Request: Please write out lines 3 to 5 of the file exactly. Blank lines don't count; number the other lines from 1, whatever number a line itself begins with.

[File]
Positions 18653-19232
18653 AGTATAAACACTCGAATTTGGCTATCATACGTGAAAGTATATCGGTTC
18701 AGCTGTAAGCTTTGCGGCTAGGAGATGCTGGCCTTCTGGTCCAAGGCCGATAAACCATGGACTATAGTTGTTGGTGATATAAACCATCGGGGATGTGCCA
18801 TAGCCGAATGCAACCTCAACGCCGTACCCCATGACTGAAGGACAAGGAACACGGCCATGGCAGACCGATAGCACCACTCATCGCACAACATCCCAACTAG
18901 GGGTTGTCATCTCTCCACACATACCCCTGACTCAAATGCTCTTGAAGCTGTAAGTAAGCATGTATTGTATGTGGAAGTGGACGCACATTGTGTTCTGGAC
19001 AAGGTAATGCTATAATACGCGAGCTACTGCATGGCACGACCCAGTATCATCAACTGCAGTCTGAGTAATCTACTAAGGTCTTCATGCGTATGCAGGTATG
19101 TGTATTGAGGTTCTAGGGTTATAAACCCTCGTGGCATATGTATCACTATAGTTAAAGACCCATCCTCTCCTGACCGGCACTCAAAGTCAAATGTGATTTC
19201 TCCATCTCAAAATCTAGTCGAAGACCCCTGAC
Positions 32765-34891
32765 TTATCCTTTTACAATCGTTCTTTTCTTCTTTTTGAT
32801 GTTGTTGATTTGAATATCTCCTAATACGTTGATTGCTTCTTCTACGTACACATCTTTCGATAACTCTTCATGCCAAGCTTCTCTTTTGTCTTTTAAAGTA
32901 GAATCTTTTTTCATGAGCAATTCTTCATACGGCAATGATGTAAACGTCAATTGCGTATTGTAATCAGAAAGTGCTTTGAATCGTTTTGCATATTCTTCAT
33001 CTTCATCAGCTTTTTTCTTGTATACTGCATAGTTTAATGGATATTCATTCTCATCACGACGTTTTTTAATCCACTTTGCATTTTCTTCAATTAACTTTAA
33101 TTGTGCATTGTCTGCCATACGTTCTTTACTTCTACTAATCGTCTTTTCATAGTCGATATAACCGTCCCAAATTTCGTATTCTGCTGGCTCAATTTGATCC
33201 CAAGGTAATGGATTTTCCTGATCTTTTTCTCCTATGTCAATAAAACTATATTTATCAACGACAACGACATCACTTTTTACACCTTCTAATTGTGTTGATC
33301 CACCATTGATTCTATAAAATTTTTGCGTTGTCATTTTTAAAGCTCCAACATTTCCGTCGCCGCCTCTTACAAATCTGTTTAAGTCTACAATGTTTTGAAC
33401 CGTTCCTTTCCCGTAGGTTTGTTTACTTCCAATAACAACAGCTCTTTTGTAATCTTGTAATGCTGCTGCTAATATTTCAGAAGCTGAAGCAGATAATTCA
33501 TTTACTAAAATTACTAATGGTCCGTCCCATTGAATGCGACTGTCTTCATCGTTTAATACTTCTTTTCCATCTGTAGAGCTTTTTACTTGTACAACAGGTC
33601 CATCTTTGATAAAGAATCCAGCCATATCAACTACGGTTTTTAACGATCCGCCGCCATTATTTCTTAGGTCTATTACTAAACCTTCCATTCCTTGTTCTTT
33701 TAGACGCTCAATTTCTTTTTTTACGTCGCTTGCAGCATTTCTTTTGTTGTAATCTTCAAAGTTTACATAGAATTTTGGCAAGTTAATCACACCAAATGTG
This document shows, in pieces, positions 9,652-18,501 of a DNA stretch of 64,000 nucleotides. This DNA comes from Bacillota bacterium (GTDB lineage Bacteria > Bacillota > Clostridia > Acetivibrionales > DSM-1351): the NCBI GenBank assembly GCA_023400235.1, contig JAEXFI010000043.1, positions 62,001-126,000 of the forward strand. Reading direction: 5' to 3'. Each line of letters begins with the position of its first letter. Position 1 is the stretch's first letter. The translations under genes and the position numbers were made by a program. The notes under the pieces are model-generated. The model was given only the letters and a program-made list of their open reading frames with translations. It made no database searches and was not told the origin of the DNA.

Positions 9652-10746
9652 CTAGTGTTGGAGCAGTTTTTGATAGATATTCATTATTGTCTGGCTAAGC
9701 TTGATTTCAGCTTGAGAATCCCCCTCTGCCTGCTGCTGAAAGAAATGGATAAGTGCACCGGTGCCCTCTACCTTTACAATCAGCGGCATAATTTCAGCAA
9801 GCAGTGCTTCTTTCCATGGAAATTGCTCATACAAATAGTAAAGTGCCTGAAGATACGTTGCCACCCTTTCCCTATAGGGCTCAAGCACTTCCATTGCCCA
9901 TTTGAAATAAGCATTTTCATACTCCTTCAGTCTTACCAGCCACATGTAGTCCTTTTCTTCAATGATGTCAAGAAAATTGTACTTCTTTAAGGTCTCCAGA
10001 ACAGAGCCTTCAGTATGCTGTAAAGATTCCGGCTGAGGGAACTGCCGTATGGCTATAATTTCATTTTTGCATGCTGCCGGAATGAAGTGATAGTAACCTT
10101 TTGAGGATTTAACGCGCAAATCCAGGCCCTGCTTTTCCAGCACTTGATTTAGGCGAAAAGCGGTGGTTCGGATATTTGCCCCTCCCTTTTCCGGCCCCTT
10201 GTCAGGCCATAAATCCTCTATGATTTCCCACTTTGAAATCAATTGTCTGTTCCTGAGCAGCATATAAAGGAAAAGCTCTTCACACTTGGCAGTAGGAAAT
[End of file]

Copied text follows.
18701 AGCTGTAAGCTTTGCGGCTAGGAGATGCTGGCCTTCTGGTCCAAGGCCGATAAACCATGGACTATAGTTGTTGGTGATATAAACCATCGGGGATGTGCCA
18801 TAGCCGAATGCAACCTCAACGCCGTACCCCATGACTGAAGGACAAGGAACACGGCCATGGCAGACCGATAGCACCACTCATCGCACAACATCCCAACTAG
18901 GGGTTGTCATCTCTCCACACATACCCCTGACTCAAATGCTCTTGAAGCTGTAAGTAAGCATGTATTGTATGTGGAAGTGGACGCACATTGTGTTCTGGAC